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    Parallel returns: feelings, temporality and narrative in the experience of guilt

    Boden, Z.V.R. and Eatough, Virginia (2019) Parallel returns: feelings, temporality and narrative in the experience of guilt. Qualitative Research in Psychology , ISSN 1478-0887. (In Press)

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    Abstract

    This paper tentatively sketches out a model of guilt. It is based on hermeneutic phenomenological analyses of five men’s accounts of feeling guilty and is informed by phenomenological and narrative theory. The model maps how guilt unfolds through time in a looping, iterative manner. Initially, guilt feelings are overwhelming and immediate, such that time seems to collapse. The guilt process then unfolds into two ‘parallel returns’; temporal loops wherein an individual first relives their guilt feelings (a ‘bodily return’) and then re-narrates the experience (a ‘narrative return’) in numerous iterations, in an attempt to make sense of what has happened. The final phase maps the resolution: as the narrative becomes more adequate, sense-making becomes easier, and bodily experience is incorporated into over-arching life narratives in a process of synthesis. When this happens, the experience shifts from feeling ‘stuck’ to progression. Mapping guilt in this way offers insight into the interplay between temporality, feelings and narrative in this particular experience, but may also provide a framework to consider how it is possible to ‘work through’ other difficult emotional experiences.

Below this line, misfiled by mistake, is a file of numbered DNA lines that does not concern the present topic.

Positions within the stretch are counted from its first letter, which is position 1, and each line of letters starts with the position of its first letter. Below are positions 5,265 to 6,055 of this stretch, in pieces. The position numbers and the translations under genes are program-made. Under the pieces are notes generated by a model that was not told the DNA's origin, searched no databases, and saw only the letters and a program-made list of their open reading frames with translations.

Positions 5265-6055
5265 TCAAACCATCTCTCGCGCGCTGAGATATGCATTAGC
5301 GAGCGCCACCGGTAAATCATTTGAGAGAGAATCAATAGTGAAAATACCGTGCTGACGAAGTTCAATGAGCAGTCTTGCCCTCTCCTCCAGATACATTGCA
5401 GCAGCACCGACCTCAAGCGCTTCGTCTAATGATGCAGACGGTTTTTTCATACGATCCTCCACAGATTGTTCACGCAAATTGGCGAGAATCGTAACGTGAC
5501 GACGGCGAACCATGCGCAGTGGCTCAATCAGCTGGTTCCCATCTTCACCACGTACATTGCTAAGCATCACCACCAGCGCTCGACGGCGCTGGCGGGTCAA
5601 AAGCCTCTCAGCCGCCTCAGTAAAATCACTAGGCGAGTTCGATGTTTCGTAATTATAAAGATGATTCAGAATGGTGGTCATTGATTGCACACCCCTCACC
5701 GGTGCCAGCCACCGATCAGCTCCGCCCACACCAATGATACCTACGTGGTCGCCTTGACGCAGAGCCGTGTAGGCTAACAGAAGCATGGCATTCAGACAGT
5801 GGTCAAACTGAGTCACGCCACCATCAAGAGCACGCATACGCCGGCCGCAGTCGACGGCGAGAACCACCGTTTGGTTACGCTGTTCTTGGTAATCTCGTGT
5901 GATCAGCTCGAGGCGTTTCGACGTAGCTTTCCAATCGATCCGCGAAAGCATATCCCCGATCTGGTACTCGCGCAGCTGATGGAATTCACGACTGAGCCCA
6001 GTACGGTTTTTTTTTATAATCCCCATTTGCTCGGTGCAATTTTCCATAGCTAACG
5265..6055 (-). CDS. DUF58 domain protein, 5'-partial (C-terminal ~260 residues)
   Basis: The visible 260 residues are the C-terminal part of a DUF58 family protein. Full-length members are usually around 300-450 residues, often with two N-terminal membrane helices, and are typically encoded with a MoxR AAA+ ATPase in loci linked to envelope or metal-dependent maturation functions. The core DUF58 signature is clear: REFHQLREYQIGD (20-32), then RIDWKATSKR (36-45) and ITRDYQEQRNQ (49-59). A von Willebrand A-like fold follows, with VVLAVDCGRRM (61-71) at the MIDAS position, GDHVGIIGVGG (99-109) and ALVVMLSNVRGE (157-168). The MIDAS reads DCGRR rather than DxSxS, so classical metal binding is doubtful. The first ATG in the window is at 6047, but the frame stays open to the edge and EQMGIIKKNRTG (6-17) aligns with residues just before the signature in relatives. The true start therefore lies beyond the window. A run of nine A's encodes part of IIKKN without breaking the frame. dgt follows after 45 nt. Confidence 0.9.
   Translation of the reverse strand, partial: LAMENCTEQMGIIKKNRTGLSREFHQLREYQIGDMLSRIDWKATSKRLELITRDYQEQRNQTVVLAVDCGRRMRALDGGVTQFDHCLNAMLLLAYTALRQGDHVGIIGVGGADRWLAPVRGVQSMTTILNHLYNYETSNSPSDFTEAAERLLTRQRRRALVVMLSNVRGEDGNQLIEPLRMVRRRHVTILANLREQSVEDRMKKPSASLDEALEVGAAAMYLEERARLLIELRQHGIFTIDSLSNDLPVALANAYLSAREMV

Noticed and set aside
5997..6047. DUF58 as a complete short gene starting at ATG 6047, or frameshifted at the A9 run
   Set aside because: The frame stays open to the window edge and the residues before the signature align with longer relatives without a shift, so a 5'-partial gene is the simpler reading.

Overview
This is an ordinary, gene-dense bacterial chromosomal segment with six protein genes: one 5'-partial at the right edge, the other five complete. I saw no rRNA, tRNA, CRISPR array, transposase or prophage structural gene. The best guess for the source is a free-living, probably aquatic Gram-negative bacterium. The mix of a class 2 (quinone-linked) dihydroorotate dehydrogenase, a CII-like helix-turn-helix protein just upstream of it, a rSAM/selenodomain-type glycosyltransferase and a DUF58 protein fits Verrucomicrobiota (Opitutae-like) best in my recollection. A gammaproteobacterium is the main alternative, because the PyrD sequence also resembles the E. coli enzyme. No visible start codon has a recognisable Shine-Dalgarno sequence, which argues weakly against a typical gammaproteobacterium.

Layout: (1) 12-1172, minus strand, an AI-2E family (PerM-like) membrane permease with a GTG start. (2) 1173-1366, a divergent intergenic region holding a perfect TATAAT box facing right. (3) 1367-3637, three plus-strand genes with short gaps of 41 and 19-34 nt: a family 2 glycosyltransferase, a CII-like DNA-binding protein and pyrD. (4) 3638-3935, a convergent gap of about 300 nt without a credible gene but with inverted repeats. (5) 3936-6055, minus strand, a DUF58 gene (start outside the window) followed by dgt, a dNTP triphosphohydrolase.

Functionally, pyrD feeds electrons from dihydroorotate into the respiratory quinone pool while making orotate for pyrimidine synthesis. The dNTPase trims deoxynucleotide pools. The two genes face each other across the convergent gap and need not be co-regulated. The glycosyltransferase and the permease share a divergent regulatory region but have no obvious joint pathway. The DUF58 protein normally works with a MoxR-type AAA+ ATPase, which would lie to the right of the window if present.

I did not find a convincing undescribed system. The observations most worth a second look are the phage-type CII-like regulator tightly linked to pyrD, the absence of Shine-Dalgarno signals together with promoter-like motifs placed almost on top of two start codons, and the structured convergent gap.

Metadata

    Item Type: Article
    Additional Information: This is an Accepted Manuscript of an article published by Taylor & Francis, available online at the link above.
    School: Birkbeck Schools and Departments > School of Science > Psychological Sciences
    Depositing User: Virginia Eatough
    Date Deposited: 22 Jan 2019 15:03
    Last Modified: 14 Feb 2020 01:10
    URI: http://eprints.bbk.ac.uk/id/eprint/25970

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